• Colorado is fortunate to count over 900 species of wildlife among our residents. Respecting wildlife while enjoying our state’s natural treasures is all of our responsibility! Most dangerous encounters occur because people fail to leave wild animals alone. Wildlife should not be harassed, captured, domesticated or fed. Intentional or inadvertent feeding is the major cause of most wildlife problems, not to mention it is illegal to feed deer, bighorn sheep, mountain goats, pronghorn, bears and elk in Colorado.
• Spring and early summer is the season for young wildlife and it’s important to remember that wildlife does not operate the same way domesticated animals do. They frequently leave their young to find food sources or even distract predators. If you see a young animal alone, never try to take matters into your own hands - it is best to let nature take its course without human intervention. If an animal is clearly injured or remains alone for more than 24 hours, then call your nearest CPW office.
• Remember when planning hiking and camping trips that much of the state is also bear country. Before heading out for your adventures, brush up on how to enjoy the outdoors in bear country without unintentionally creating problems or potential conflicts with these amazing animals. Black bears are not naturally aggressive with humans, but they are strongly motivated by food, garbage and anything else that smells like a meal. Once they learn to find an easy meal at a campsite or in a car, they can damage property or even injure humans when returning to find additional food.
Trails for all:
• Review and respect trail signage. Many multi-use trails have right-of-way indicators, as well as displaying alternating days or directions for different types of traffic; obeying the signs and rules make the trails safer for everyone. Additionally, wildlife warnings may be posted at trailheads or online, so ensure you are prepared with water, the right clothing and equipment, and learn about closures before you go.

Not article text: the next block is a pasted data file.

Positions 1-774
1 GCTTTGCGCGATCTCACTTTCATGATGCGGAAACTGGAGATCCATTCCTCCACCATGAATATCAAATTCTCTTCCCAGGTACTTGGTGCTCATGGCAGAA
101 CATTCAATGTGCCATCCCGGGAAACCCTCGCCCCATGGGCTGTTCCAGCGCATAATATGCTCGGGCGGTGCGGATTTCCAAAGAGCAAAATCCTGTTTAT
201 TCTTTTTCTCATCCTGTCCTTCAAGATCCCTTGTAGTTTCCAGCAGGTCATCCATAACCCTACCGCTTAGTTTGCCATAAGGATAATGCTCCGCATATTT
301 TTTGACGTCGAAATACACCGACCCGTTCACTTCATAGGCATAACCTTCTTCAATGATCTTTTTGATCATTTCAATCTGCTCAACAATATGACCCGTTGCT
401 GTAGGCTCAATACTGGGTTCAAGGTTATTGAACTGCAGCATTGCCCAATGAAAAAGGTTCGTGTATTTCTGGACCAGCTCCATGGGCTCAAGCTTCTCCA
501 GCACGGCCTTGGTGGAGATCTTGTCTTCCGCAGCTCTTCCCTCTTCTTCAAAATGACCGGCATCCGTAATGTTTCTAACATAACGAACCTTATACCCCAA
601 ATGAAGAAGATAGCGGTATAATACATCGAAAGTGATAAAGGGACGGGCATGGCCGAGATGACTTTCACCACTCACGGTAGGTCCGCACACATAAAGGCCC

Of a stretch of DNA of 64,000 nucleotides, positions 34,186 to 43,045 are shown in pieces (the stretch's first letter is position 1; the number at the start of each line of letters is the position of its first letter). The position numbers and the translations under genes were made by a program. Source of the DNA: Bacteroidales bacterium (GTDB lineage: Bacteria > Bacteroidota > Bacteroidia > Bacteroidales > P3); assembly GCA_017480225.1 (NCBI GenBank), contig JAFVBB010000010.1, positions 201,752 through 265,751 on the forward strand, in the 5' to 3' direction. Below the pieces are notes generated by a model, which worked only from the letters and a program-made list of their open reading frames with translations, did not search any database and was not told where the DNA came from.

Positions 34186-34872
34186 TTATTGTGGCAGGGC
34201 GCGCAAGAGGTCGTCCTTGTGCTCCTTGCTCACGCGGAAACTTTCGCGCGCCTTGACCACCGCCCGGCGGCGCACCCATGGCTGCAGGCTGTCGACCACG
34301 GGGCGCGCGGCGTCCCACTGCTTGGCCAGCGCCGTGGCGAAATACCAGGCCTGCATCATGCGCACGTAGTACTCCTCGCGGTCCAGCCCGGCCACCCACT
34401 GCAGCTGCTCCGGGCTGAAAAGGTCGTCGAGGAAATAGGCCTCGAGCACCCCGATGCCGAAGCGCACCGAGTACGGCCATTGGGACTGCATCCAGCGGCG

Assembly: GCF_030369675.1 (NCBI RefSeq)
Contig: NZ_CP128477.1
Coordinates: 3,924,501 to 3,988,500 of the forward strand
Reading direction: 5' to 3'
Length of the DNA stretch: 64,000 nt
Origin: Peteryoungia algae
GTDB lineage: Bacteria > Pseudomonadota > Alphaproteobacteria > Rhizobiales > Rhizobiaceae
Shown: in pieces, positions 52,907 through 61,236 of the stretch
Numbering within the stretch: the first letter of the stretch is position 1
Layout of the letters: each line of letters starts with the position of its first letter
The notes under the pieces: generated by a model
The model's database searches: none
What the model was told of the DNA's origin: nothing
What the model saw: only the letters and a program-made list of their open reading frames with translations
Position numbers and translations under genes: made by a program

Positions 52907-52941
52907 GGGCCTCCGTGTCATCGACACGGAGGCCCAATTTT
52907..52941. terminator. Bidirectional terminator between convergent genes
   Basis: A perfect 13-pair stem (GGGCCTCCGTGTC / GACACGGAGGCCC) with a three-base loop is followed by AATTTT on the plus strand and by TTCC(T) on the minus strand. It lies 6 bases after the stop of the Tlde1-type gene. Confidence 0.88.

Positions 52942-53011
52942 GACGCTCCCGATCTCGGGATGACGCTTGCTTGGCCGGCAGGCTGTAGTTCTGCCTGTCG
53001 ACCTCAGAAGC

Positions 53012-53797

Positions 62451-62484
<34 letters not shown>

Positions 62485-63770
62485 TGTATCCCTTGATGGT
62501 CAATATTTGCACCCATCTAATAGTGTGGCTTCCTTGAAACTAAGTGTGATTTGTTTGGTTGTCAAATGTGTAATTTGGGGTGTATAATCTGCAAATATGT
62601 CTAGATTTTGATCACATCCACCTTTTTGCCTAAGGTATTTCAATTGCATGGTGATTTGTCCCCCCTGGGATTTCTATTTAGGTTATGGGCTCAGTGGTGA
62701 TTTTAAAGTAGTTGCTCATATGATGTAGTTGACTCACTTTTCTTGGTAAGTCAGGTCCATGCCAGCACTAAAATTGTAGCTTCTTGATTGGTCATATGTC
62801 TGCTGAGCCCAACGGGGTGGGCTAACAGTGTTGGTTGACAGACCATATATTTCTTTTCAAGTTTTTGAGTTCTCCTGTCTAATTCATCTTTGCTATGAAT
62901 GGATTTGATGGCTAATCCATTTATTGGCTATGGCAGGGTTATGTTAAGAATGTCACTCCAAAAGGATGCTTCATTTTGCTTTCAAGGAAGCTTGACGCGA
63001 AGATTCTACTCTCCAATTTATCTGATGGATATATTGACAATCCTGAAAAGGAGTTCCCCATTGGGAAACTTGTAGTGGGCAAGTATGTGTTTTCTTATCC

• Follow the rules and the law by keeping your dogs safe and secure. Dogs should be kept on a 6’ or shorter leash unless in a specified off-leash area. This keeps the dog on the trail, close to its owner and away from inadvertent wildlife encounters. If you bring your dog camping or hiking, follow posted signs about where they are - and are not - allowed to walk and swim. Always bring appropriate waste bags to pick up dog waste and carry it out with you in case a trash can is not located nearby.
• If using motorized vehicles on our state’s trails, remember that off-highway vehicles must be registered and/or permitted with Colorado Parks and Wildlife. Off-highway vehicles (OHVs) include motorcycles, dirt bikes, three-wheelers, ATVs, and dune buggies that are operated on public land or trails in Colorado. As with all motorized vehicles, do not operate under the influence!
“We had great snow this winter, so we are expecting high water levels across the state. This is really good news in a lot of ways, but could create some hazardous conditions,” said Seubert. “Make sure to check in on local water conditions, fire bans, wildlife closures and other issues that might affect your plans before heading out on your adventures this summer. We hope to see you out there, safely enjoying your summer while you live life outside.”
To learn more about the wide variety of summer activities in the Centennial State, visit cpw.state.co.us.